This strand is pretty eclectic. There’s practice with compound words and synonyms. There’s also some word analogies, glossary practice, and collective noun review. Sometimes they learn new words (using a modified Frayer model graphic organizer).
These 5 language art strands cycle through every 5 days of the homework. It’s the same with math.
This is huge in the 2nd grade common core for a reason. A firm understanding of our base-10 system and how to use it to understand and solve problems is essential for more complex mathematics. ESSENTIAL!
In the homework pages, the sequence of these skills follows the outline from Singapore math and the Learning Trajectories. Are you familiar with the Trajectories? A fabulous book! Assuming you have $45 to spend (!!) it will change the way you teach math.
Anyway, the place value pages build on those ideas. There’s practice of building numbers within ten. Working with ones and tens, making numbers with hundreds, and using place value patterns to problem solve.
What you won’t find are any pages with problems like this:
I debated this for a while. I used to have problems like that. But here’s why I decided against it.
The common core says this for 2nd grade:
Add and subtract within 1000, using concrete models or drawings and strategies based on place value, properties of operations, and/or the relationship between addition and subtraction…
It says nothing about using the algorithm. And while the algorithm (step-by-step adding the ones , regrouping a ten if necessary, adding the tens, etc.) isn’t the enemy, teaching it too early stops the development of deeper thinking.
So when students see problems written like this:
And, more importantly, when parents see problems written like that, the reaction is to follow the algorithm regardless of a student’s readiness or understanding. I found that when I sent home problems like that, all of the amazing, creative thinking and problem solving perseverance that I’d nurtured like a rare orchid was crushed under the booted foot of, “Look what my mom showed me!” No longer were they interested in how the solved the problem or why their strategy worked. They just wanted to follow the steps and be done.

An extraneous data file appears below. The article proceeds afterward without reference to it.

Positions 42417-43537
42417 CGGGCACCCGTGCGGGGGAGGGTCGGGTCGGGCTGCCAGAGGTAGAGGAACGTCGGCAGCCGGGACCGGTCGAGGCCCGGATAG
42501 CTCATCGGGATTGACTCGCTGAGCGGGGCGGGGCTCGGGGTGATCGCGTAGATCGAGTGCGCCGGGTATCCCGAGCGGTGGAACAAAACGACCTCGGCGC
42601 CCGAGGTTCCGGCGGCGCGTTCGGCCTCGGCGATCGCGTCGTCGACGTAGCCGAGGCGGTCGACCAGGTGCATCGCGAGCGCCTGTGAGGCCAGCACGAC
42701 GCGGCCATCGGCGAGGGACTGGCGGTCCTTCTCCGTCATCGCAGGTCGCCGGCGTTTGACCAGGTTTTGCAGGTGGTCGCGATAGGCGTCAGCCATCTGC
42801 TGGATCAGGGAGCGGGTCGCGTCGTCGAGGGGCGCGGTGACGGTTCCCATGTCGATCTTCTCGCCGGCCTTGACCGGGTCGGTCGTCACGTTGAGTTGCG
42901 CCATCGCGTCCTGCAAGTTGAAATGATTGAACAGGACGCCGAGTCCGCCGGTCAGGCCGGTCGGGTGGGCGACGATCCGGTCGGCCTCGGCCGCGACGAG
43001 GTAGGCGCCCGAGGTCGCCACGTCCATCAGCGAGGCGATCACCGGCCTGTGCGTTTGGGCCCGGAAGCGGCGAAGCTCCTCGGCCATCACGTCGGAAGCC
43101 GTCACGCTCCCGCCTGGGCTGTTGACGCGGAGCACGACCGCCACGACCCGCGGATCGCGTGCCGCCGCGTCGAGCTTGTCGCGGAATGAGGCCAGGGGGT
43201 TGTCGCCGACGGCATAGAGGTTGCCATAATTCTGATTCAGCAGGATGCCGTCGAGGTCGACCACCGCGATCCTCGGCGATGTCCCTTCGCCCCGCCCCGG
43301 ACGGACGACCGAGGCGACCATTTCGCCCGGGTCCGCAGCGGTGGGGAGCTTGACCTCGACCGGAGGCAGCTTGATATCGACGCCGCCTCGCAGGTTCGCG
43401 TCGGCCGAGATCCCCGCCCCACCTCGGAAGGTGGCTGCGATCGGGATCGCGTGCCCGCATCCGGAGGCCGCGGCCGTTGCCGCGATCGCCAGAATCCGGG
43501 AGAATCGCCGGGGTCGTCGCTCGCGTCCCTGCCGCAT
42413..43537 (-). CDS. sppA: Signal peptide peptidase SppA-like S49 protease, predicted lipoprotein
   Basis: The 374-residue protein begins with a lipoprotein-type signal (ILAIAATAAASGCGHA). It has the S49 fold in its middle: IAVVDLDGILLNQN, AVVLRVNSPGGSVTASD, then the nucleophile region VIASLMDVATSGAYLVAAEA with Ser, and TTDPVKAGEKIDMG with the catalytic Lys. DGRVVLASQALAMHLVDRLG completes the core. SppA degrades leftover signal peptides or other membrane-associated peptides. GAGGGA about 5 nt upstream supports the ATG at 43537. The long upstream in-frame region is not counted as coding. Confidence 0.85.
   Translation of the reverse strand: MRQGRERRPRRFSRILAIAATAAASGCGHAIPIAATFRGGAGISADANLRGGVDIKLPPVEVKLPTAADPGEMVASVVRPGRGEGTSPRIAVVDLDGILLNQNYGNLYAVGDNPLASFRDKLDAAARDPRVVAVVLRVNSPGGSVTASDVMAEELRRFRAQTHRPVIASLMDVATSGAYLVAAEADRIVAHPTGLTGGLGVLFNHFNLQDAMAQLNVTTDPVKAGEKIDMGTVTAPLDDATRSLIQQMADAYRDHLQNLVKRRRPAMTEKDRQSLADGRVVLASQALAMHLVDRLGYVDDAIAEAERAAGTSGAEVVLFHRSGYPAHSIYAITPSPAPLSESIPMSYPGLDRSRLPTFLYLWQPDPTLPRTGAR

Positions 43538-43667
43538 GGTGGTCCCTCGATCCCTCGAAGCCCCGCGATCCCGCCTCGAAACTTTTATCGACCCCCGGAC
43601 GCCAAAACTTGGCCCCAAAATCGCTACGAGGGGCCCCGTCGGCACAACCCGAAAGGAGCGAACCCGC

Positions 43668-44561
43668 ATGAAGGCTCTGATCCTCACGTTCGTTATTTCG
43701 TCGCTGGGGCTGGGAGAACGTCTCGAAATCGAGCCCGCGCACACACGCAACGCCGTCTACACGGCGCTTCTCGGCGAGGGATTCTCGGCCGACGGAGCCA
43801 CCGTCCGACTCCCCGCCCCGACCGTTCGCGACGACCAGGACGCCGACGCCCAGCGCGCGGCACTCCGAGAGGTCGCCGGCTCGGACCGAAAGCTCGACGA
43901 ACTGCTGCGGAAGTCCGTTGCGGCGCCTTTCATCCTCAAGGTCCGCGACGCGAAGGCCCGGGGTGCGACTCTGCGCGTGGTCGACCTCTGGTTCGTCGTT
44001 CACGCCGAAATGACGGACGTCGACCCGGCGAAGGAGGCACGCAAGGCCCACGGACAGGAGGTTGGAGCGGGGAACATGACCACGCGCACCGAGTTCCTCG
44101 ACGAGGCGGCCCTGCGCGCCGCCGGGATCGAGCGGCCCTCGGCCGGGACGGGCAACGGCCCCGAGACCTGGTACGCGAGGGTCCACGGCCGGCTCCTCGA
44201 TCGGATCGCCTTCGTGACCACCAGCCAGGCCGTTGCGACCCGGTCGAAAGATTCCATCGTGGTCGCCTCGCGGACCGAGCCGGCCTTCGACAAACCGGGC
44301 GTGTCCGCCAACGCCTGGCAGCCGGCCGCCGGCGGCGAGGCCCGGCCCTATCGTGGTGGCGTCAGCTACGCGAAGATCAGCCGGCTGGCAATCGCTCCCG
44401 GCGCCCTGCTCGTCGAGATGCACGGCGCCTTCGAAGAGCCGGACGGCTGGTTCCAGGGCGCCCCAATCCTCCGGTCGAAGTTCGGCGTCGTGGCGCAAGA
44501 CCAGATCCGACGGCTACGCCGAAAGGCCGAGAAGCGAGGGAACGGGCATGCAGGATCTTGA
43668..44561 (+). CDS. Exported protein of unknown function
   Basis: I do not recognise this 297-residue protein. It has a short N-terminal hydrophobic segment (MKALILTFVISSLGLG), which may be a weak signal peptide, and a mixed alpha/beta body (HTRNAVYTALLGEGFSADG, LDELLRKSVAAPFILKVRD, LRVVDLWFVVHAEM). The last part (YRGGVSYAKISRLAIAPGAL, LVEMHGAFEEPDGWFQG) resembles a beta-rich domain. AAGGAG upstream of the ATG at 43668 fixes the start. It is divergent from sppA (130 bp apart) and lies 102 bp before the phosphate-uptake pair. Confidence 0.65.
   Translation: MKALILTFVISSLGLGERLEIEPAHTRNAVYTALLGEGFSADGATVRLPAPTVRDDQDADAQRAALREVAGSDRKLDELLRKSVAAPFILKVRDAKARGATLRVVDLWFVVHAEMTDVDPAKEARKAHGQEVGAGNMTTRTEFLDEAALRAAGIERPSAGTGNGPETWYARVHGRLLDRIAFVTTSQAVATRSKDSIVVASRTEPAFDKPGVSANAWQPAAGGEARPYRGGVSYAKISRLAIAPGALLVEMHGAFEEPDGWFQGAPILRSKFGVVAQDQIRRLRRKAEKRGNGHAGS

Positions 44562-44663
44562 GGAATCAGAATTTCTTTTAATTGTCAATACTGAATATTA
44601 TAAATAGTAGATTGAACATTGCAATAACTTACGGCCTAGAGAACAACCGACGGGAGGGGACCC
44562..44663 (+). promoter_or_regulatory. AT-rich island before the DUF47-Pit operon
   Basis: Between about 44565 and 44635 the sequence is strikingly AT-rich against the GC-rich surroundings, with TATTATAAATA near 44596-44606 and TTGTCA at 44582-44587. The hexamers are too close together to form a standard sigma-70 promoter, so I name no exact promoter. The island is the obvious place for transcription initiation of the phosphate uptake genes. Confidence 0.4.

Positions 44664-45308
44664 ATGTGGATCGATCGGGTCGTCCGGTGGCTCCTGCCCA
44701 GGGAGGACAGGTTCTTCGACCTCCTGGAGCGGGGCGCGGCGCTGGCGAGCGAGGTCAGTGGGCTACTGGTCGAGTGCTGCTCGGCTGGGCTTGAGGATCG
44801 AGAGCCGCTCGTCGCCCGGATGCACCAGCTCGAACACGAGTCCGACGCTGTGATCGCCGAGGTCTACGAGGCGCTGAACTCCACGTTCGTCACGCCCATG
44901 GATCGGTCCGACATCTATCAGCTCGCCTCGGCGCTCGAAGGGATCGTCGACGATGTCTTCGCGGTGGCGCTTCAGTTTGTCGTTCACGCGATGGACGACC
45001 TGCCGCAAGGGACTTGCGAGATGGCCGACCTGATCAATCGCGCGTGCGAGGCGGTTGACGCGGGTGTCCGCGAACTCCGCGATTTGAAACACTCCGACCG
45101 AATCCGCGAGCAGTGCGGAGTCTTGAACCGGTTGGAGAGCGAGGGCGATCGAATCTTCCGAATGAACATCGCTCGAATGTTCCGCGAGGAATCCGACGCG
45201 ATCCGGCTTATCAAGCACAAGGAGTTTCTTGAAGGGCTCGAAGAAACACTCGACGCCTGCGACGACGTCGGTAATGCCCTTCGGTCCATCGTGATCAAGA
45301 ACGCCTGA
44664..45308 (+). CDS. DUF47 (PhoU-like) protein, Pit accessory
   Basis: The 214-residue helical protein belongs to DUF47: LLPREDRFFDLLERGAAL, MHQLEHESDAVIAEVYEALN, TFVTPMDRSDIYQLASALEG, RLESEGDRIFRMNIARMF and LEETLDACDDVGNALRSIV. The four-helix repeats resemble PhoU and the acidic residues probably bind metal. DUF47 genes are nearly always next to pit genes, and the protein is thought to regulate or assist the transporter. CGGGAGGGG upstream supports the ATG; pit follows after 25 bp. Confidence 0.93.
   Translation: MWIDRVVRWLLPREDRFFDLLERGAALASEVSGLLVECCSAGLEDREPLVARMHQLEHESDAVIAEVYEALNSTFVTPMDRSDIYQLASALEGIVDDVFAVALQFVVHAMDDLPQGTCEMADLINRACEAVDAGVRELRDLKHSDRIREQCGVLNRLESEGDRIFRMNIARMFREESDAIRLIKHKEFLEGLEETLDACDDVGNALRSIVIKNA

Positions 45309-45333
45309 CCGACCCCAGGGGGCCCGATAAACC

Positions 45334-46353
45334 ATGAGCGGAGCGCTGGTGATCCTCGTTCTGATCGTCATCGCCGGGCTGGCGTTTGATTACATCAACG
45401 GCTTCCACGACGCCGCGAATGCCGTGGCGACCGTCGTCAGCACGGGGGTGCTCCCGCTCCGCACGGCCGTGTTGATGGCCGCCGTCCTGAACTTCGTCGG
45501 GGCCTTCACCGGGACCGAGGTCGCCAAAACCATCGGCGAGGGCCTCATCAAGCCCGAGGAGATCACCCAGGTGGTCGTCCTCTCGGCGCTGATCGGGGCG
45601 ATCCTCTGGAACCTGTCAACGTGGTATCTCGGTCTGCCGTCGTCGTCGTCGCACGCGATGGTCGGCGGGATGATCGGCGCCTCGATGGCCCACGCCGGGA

So, no more.
24 addition, subtraction, or mixed problems. These are sums to 20 that students should know automatically. The directions ask students to circle any problems they don’t know and continue, then return and solve the problems they circled. The idea is for students to:
- Recognize what they’ve mastered and
- Figure out how to master the rest. Strategies, strategies, strategies! All those great strategies we’ve learned in class (doubles +1, make a ten, etc.) get practiced here.
Each problem solving page has 3 problems and plenty of work room. Topics cover addition, subtraction (1 and 2-step problems), comparisons, multiplication, division, money, and writing their own story problems.
Even though there aren’t any 3-digit addition pages, there are plenty of story problems using 2 and 3-digit numbers. Why?
Well, using larger numbers helps students solidify their base-10 understanding. If they have to decompose 186 into 100+80+6 in order to figure out a problem, you can bet they’re really thinking about the numbers and how place value can help them find the answer. Also, in a problem solving format, students are more likely to solve it in a way that makes sense rather than following meaningless steps.
There’s a great article here if you’re curious about why I sometimes have kids write their own math problems.
Students get a chance to practice tally charts, bar graphs, pictographs, line graphs, data tables, and line plots.
I hadn’t done much with line plots before they were in the core. I really enjoyed making some up for these homework pages.
This is where you’ll find questions about telling time, counting coins, even and odd, greater than/less than, geometry, even more place value, measurement, and fractions.
If you’re interested in learning more about our 2nd grade homework, you can get the table of contents here. It goes through each day by topic and content.
At our Teachers Pay Teachers shop you can download a 10-page sample (pages 61-70). That’s a preview of 2 weeks worth of homework!
I hope you find this as useful in your 2nd grade as my team does! A little bit of review every day pays big dividends in the end!
Note: We have created a 40 page add-on pack of homework for those who have requested more days. Find the add-on pack here.